Archaeologists estimate each pyramid on the Giza Plateau required 30 years to reach completion. The same is true of the Arc de Triomphe in Paris, the Washington Monument, Herod’s Temple, and of course, the Durango Adult Education Center! Building anything meant to stand the test of time takes more than decades. We at the DAEC know firsthand that dozens of volunteers, hundreds of students, thousands of donations, and tens of thousands of hours logged by teachers are also essential components.
To celebrate our 30th Anniversary, we plan to highlight our growth, accomplishments, and future (as well as the people behind those feats) in iterations of three: 3/30/300/3,000. For instance, over the coming months, we will share the top 30 ways you and anyone in the community can join in the celebration. We’re calling it the 30-for-30 Challenge.
How many will you do?
No. 30 Clap Your Hands
Attend a GED Graduation ceremony. Most graduates overcome tremendous obstacles to earn their high school equivalency diploma. We honor their tenacity at a special ceremony each May and December. The May 2017 ceremony is Thursdsday, May 25th, 6-7:30 p.m. at the Durango Public Library.
No. 29 Touch a Mouse
Or a tablet. Or a smartphone screen. Or any device that allows you to “like” us on Facebook. Rest assured, we won’t drown your feed with look-what’s-on-my-plate snapshots. We will promote relevant and timely information for our students, teachers, supporters, as well as anyone with an interest in and passion for education issues. In other words, our Facebook page is a hub for our online community, just as we are an integral hub to the actual community.
For instance, in La Plata County, one in every five adults you see is in need of our services. In Montezuma County, where the DAEC will expand its services in Fall 2017, that figure jumps to one in every four. That means over 13,000 individuals need our services to obtain a high school diploma equivalent and/or improve their English fluency.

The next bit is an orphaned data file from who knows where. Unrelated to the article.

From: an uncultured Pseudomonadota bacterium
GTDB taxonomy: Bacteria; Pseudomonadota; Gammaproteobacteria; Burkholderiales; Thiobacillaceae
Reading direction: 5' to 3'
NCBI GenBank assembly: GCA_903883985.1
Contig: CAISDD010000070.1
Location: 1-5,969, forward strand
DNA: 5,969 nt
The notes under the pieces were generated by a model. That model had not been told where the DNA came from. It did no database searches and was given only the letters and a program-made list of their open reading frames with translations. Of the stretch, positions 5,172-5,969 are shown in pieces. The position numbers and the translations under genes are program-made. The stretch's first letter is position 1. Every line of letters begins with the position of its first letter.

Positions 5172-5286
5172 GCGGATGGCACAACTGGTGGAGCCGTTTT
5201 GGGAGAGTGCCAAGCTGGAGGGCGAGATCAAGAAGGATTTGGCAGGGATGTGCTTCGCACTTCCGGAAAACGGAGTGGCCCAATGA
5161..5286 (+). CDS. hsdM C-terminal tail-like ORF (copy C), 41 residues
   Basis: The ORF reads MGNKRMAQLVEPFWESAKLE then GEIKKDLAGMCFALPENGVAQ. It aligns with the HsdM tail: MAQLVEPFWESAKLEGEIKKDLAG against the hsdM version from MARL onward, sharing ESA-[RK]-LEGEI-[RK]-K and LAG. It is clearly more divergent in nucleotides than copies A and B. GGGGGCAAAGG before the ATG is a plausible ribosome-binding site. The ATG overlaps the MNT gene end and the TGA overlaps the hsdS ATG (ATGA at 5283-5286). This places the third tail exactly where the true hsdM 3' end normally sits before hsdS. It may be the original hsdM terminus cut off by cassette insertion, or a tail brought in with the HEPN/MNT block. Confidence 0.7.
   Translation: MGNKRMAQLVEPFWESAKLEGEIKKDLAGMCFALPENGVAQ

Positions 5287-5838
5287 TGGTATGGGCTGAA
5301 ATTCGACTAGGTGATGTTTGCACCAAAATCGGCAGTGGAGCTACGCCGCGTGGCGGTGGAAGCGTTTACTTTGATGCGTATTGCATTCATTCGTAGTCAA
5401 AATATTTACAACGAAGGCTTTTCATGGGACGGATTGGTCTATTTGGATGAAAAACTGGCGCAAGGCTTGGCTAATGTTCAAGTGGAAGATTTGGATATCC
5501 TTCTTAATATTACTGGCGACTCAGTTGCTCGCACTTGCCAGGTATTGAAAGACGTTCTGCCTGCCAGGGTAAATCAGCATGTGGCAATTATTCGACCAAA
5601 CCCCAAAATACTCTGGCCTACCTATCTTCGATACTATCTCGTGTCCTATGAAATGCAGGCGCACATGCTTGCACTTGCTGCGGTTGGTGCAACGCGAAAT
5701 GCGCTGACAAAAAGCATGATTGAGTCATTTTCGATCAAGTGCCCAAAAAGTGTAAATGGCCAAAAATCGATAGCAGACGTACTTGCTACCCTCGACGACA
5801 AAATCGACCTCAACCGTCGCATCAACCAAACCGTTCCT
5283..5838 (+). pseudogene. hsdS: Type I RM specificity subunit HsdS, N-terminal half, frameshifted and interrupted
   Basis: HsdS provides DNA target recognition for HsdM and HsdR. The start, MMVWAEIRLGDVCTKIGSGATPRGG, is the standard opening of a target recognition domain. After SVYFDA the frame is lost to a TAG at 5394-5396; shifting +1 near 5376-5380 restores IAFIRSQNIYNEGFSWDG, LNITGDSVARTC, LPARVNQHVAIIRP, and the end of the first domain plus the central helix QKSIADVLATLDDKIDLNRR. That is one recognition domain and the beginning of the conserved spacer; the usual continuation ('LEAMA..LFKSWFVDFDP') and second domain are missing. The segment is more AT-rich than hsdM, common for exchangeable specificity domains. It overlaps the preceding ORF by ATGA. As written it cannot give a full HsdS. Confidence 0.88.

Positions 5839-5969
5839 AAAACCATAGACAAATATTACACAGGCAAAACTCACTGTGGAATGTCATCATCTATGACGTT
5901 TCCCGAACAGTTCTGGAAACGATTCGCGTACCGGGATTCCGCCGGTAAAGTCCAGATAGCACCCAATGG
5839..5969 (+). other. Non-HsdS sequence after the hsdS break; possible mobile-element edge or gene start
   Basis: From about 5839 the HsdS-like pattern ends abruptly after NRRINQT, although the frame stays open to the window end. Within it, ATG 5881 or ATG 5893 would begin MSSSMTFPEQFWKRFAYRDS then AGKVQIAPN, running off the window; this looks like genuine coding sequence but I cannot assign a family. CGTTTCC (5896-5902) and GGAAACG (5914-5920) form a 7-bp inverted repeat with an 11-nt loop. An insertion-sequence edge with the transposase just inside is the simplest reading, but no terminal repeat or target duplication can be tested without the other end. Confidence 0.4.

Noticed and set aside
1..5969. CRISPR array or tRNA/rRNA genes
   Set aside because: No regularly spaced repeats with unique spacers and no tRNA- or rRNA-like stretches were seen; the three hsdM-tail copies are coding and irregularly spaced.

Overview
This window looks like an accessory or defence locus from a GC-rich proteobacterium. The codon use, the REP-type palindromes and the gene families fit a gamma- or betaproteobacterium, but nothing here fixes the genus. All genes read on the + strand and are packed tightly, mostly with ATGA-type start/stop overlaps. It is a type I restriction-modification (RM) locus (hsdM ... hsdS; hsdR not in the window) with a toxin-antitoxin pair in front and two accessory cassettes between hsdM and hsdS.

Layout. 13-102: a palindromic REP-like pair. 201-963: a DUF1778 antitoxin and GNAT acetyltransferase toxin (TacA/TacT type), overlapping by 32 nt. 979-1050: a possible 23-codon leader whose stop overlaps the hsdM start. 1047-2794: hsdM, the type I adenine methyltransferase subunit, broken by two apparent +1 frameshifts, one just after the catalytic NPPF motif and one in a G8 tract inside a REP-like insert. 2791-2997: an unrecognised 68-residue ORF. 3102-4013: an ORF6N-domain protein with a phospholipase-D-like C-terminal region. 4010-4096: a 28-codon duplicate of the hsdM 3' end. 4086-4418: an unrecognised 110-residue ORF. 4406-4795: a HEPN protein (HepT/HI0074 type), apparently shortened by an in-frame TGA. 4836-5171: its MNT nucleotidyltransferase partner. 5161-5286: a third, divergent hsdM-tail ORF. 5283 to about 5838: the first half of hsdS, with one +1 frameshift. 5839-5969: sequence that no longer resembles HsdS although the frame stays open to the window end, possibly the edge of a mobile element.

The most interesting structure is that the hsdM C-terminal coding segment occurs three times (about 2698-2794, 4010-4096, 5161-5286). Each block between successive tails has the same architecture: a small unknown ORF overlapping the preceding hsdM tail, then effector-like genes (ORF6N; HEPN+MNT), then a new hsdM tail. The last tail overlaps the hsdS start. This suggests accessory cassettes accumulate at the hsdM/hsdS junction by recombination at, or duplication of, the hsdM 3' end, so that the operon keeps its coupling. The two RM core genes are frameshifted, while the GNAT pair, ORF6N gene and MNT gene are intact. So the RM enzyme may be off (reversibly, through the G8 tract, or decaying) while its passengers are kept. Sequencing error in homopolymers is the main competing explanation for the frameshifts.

No. 28 Eat a Delicious, Nutritious, Totally Local Meal
The Durango Chapter of the Colorado Restaurant Association chose the DAEC as its beneficiary at this year’s Taste of Durango on May 21st, 11-3 p.m. The event is not only the premier food festival, but also a vital way of fundraising to end hunger in the region.
Most adult learners are low income. Regular access to nutritious meals is scarce, which only compounds the challenges of mastering new skills and information. As a caring learning community, the DAEC provides daily hot meals to all its students, which in turn, makes for a robust, engaging, and effective classroom experience.
No. 27 Flaunt Your Super Cape
The services we provide may contribute to more local resiliency than most people realize. For instance, by boosting the technical skills and practical knowledge of adults, the DAEC strengthens the local workforce. When individuals are elevated from minimum wage to a living wage, the tax base stretches farther and support services are less strapped. Also, wherever education is paltry, incarceration (and its costs) is flush.
When inmates participate in adult education, the likelihood they will repeat criminal offenses drops by 29%. In other words, extending adult education services to inmates makes a community safer, which is why the DAEC instructs an average of 10 inmates per day at the La Plata County Jail. This means when you make a cash donation to the DAEC, you can brag across your social media circles about what a superhero you are!
No. 26 Gossip at the Water Cooler
Many people who donate to the DAEC also challenge their employers to match the gift. These businesses form a select and prestigious circle, including the Payroll Department, Inc., Texas Instruments, and the Pew Charitable Trust. So the next time you’re hanging around the water cooler at work, let your boss know you value adult education and the sweeping benefits it provides.
Stay tuned for more creative and fun ways you can support our caring learning community as it fills educational gaps with post-secondary education, the skills and knowledge needed for livable wage careers, and social and economic mobility.